As I say, it’s a little difficult to describe getting ready to defend a dissertation. It’s a singular experience, and it challenges Ph.D. candidates to think about their work in ways they probably wouldn’t otherwise. But there is nothing quite like being informed you’ve passed, and having your committee address you as ‘Doctor.’ I often think it would actually be a solid context for a crime novel. There’s tension, intense preparation, possible ego clashes, and there’s no telling what the candidate might uncover in pursuit of that all-important data set. If you went through this process, I’d love to hear your experiences. I still remember mine, even after a number of years.

 
 
 

*NOTE: The title of this post is a line from Queen and David Bowie’s Under Pressure.

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Filed under Alison Gordon, Christine Poulson, Deborah Nicholson, Harlan Coben, John Daniell, John Grisham, Ngaio Marsh, Paul Levine, Perri O'Shaughnessy, Robert Rotenberg, Scott Turow, Simon Brett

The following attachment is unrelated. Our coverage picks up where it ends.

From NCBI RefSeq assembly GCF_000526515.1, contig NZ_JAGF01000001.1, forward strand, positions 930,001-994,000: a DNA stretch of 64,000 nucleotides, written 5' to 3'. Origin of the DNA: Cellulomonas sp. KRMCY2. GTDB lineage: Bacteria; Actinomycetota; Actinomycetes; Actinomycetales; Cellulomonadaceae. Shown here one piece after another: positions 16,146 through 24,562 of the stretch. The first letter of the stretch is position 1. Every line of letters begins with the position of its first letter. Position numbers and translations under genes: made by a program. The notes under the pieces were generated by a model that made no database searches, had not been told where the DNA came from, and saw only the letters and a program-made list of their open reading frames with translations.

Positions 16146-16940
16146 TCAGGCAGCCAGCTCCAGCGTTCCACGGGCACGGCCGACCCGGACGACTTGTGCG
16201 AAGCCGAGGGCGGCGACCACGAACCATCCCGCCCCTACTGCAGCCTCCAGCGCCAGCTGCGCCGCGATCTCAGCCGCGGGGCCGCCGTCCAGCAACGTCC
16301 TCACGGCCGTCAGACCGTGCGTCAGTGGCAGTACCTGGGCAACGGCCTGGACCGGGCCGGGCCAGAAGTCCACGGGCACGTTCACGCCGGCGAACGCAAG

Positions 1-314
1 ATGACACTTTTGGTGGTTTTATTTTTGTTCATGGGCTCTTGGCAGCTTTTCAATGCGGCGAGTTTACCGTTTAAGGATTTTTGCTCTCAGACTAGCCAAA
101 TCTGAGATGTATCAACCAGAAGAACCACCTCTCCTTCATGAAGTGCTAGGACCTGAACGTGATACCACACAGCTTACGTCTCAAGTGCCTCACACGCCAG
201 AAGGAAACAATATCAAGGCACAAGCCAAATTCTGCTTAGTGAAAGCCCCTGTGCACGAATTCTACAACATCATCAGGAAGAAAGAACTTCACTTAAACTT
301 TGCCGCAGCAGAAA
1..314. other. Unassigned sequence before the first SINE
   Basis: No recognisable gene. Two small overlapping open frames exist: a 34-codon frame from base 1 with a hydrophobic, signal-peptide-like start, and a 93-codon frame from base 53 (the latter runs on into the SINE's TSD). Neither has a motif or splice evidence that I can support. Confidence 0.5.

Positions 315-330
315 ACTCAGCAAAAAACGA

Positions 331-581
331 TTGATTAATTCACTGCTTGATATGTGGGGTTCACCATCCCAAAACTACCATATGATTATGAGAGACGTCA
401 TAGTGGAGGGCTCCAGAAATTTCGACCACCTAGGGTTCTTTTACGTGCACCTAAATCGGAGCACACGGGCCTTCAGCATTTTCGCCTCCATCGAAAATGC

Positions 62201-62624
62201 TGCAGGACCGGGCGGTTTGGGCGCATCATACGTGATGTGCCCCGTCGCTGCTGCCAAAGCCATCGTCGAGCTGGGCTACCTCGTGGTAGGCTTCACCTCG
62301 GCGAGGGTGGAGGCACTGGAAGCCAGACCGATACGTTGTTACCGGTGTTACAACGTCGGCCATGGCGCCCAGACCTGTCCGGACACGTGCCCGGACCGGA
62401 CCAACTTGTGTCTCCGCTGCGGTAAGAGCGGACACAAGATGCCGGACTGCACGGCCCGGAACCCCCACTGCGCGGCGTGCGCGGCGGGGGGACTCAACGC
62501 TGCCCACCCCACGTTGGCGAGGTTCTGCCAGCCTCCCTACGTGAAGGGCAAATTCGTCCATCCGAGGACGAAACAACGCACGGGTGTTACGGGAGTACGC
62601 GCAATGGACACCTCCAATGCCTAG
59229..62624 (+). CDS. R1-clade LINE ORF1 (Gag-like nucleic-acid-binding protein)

I’ve Been Moved By Some Things That I’ve Learned*

Lessons From ReadingOne of the real pleasures of reading, at least for me, is the things that I learn about when I read. My guess is, that’s true of most book lovers. Of course a good plot and believable, interesting characters matter. Otherwise a novel becomes a textbook. But a well-written story can also offer readers insights and information that they didn’t know before. And perhaps it’s just my perspective, but I think that knowledge is a good thing. We all know different things and read different books, so for each of us, what we learn will also be different. But, speaking strictly for myself, here are a few things I’ve learned from the crime fiction that I’ve read.

 

Different Communities I Didn’t Even Know Were There

 

Of course people migrate all over the world. But I’ve still been surprised to learn about some of the communities there are in some unexpected places. For instance, in Craig Johnson’s Death Without Company, Absaroka County, Wyoming Sheriff Walt Longmire is faced with a very difficult crime. Mari Baroja, a resident of the Durant Home for Assisted Living, is found dead of what turns out to be poison. Longmire, his deputy Victoria ‘Vic’ Moretti, and new hire Santiago Saizarbitoria begin sifting through the evidence, starting with the members of the victim’s family. Bit by bit, we learn about Mari Baroja’s past, and how incidents from fifty years ago have influenced what happens in the present day. One of the interesting things about this novel is that the victim is a member of Wyoming’s Basque community. It turns out that Wyoming has a large Basque population, something I hadn’t known before. But Johnson weaves that into the story so that it comes up naturally, rather than feeling forced.